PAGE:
Spain Temporarily Axes Olive Oil Sales Tax amid Soaring Prices


In a bid to cushion the economic hardships of its citizens, the Spanish government has announced plans to temporarily scrap the sales tax on olive oil, a staple in every Spanish kitchen. The move comes in response to soaring prices that have hit the country’s most beloved commodity, thanks to global inflation and an extended drought which has constrained supplies.

Spain, recognized globally as the chief producer and exporter of olive oil, has witnessed an alarming surge in domestic prices. The country’s citizens, already grappling with increased costs of living, now face the daunting task of affording this vital culinary ingredient, whose prices have soared by 272% since September 2020, as per data from Spain’s Agriculture Ministry. Notably, a five-liter bottle of olive oil, which ordinarily graces every Spanish dining table, can now set a consumer back by over 50 euros ($53) in local supermarkets.

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Olive oil enjoys a near iconic status in Spain, where it’s not just a cooking oil but a fundamental element of the local gastronomy. It lends its rich, golden touch to everything, from garnishing sandwiches and salads to sautéing vegetables and other dishes. Last year’s figures from the country’s Agriculture Ministry reveal that average olive oil consumption per Spanish household stood at six liters per person, a marked contrast to international consumers who consume a mere 0.4 liters. However, this surge in prices has nudged many Spaniards towards the regrettable alternative of opting for cheaper cooking oils.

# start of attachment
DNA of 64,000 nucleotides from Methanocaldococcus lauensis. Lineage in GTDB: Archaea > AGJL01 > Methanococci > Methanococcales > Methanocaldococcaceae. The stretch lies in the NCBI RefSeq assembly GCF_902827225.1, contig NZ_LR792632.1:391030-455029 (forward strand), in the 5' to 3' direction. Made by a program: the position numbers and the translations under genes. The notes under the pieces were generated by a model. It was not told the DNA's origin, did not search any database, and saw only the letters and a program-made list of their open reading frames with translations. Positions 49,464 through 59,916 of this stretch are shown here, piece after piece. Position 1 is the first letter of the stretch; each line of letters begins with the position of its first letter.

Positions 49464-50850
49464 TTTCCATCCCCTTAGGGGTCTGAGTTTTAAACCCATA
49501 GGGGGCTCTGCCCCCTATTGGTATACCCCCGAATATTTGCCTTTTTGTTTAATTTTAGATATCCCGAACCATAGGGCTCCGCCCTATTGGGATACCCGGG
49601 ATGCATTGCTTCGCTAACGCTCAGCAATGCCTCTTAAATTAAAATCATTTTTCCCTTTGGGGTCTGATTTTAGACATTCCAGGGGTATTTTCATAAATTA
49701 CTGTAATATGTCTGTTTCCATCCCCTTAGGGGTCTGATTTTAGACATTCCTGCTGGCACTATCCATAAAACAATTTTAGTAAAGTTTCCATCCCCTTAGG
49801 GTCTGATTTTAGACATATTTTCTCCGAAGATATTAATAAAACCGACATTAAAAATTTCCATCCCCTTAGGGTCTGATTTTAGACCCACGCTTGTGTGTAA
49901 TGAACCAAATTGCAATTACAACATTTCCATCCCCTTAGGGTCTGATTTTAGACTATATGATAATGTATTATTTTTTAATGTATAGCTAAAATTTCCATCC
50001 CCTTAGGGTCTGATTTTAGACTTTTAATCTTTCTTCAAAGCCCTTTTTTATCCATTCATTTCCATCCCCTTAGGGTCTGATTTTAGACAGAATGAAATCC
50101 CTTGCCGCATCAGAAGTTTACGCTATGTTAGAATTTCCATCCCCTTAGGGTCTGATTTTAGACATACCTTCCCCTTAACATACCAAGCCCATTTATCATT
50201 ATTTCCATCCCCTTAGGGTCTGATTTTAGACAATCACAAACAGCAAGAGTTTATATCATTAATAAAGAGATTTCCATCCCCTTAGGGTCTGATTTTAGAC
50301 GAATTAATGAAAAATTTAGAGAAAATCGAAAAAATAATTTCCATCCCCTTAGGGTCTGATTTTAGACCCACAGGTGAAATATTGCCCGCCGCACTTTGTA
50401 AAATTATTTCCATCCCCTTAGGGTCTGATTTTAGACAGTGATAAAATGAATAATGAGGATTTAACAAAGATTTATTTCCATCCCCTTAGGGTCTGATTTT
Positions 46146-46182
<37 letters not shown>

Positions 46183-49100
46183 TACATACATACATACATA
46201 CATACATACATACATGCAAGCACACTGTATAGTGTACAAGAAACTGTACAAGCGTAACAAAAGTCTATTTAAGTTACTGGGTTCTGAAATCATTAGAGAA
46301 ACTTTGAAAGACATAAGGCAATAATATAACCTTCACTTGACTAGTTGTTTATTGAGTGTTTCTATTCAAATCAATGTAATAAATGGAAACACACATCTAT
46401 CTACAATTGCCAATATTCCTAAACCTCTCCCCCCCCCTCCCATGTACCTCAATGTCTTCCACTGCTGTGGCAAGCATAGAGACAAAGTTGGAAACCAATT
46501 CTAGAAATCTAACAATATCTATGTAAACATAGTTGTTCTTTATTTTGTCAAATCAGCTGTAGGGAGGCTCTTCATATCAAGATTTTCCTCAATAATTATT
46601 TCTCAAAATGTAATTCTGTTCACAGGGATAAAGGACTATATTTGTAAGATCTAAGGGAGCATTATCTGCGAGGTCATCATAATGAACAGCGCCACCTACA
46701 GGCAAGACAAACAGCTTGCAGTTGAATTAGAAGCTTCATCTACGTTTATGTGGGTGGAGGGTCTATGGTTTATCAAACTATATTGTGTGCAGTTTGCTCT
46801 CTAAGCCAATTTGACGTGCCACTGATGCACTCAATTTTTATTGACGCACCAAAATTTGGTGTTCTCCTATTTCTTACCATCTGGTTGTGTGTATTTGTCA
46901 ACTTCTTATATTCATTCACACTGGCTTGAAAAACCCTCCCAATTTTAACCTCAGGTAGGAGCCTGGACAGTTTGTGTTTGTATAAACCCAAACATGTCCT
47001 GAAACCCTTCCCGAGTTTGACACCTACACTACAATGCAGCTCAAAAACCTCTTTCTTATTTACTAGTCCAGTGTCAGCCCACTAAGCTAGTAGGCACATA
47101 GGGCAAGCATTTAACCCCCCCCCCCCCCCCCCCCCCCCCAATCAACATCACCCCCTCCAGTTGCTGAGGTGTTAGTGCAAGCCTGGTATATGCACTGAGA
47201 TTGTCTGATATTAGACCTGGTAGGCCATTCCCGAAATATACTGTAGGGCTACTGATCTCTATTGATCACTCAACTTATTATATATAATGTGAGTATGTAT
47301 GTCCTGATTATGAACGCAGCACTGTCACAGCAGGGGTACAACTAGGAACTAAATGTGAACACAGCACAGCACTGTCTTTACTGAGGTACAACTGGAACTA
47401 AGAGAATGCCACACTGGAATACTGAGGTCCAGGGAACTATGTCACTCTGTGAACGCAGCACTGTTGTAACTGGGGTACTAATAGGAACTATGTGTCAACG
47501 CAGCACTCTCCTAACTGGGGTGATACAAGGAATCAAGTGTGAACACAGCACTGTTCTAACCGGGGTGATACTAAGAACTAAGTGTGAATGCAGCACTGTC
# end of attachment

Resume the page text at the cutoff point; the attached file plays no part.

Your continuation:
Prior to this, the government had attempted to stem the upward trajectory of olive oil prices by slashing the sales tax from 10% to 5% as part of a broader strategy to combat inflation.

In the new provisions, olive oil will become tax-free from July through September. After this grace period, it will bear a nominal tax of 2% till the end of the year. As the new year commences, it will be taxed at 4% and henceforth considered a basic foodstuff, a testament not only to its vital role in Spanish kitchens, but also in the country’s cultural cuisine.

Expressing her thoughts about this move, María Jesús Montero, the Spanish Treasury Minister, articulated that the decision stood as a testimony to “the importance of olive oil in the Mediterranean diet and a healthy lifestyle.” With these measures, she signals the Spanish government’s commitment to maintaining the centrality of beloved local food traditions in the face of economic trials.